• An example of the chaos: Children in day care centers are frequently told by the family's HMO/Kupa that their request for therapy is rejected on the grounds that the children received them at the day care center.  (This as a matter of fact is often untrue - day care centers are often ill-equipped to provide the services which the Kupa claims they delivered.) Moreover no one (for instance, not the Ministry of Health) supervises to ensure that the child does in fact receive therapies. Or ensures that the therapies meet any relevant standards. The result, far too often, is children simply miss out on essential therapies or - as the report concludes - suffer developmental harm by getting therapies that fail to match up with their personal and specific needs.
  • More chaos: The Kupot too often flatly refuse to authorize (i.e. pay for) therapies for children who are enrolled in the Special Education frameworks. This includes refusing to authorize therapies that are listed in the Ministry of Health's "Basket of Services" that the Kupot are obliged by law and contract to provide. And that in many cases they claim to provide even though in reality they do not.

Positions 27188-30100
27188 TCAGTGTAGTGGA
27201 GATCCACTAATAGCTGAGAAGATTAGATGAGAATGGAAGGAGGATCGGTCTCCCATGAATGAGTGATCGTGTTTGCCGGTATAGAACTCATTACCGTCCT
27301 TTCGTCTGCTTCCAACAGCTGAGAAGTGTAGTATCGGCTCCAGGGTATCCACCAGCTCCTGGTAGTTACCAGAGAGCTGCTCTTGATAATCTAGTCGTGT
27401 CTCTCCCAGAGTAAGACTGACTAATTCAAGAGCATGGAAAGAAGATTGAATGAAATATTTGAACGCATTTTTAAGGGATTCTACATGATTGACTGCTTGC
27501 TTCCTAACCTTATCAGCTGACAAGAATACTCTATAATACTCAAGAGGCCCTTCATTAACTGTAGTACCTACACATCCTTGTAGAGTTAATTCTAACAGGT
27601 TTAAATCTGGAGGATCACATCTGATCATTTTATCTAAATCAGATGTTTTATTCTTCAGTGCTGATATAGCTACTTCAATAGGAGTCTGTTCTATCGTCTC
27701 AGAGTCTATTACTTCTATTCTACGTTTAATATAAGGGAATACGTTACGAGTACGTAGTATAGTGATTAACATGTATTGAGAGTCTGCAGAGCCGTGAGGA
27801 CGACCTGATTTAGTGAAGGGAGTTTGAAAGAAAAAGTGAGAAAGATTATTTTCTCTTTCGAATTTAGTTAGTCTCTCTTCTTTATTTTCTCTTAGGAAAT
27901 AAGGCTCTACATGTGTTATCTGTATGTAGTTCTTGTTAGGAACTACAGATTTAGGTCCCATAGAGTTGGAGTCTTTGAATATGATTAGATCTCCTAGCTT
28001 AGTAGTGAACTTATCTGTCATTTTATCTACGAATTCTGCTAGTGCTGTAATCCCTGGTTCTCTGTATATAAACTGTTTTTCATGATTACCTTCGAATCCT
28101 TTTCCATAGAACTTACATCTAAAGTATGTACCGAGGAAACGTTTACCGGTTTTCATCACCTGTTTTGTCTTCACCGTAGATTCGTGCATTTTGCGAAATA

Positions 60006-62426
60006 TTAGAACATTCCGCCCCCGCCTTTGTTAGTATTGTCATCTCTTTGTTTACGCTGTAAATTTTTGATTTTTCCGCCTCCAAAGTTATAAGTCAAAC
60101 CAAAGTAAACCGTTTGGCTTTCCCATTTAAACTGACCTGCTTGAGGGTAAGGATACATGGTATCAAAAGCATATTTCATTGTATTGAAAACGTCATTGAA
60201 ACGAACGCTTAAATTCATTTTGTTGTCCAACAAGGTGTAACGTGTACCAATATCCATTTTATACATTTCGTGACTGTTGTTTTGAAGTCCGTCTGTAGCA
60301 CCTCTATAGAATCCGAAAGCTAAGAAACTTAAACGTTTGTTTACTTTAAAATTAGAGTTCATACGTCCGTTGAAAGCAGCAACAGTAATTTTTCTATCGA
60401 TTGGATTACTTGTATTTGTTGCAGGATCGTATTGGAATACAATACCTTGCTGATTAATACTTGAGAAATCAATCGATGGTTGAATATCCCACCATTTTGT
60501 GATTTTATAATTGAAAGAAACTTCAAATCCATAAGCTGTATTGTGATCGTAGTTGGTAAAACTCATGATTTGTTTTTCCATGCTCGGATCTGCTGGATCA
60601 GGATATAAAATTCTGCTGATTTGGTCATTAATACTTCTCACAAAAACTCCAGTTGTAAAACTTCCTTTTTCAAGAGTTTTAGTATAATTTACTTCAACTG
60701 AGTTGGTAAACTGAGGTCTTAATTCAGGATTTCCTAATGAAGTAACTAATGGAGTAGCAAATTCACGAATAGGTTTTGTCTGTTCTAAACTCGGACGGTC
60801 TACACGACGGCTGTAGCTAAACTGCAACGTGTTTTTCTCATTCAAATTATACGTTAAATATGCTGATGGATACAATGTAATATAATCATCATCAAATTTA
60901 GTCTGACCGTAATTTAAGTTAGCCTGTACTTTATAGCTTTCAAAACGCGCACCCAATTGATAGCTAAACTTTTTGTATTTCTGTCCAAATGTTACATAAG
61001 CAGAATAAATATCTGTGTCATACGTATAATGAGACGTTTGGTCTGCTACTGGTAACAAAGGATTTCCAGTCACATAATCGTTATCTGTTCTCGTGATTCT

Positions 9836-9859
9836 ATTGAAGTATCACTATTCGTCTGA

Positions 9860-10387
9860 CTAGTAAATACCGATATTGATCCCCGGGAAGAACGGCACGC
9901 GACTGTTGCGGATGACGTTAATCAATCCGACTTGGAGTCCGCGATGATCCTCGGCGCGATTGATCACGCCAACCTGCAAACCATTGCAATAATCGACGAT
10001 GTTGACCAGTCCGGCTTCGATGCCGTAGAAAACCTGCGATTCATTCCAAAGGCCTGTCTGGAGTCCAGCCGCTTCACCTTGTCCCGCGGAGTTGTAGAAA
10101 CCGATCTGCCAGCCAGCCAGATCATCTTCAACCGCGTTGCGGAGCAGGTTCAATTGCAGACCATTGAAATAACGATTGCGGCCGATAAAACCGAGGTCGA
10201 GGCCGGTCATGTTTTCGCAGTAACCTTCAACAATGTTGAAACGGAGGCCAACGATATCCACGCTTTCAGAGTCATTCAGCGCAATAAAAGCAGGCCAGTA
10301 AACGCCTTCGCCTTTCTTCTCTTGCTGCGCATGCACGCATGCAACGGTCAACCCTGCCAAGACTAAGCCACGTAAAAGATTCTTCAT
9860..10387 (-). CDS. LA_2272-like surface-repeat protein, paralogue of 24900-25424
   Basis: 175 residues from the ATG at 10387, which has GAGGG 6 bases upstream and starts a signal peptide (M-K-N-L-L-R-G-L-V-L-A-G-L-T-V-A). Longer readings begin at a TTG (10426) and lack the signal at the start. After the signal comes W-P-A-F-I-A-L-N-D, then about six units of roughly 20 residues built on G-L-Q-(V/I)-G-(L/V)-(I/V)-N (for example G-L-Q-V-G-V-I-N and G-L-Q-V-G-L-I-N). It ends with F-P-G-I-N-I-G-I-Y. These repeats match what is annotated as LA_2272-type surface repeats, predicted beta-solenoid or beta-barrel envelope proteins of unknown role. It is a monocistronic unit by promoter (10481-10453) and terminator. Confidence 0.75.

• Adding to the hardship, the Kupot exhibit a strong preference to refer children with special needs to the in-house child development centers operated under the Kupa's own auspices. They do this instead of approving treatments in hospitals or other centers which may be more convenient or more suitable for the child and the child's family.
  • Six child development centers have been shut down by the Kupot since 2009, most of them in periphery communities. The decision to close them is made with no regard for the enormous negative impact this has on access to services.
  • Though the law specifies that, to the extent possible, children with what are termed complicated development issues should receive all their treatment under a single roof for obvious reasons relating to the burden on the family. In reality, the Kupot frequently require the families to attend multiple centers and clinics in order to receive the treatments to which the child is entitled.
  • Breaching the law: As a result of these serious failures of performance and of policy, children with special needs are frequently not getting the therapies to which they are entitled under the law and which are essential to their well-being and development.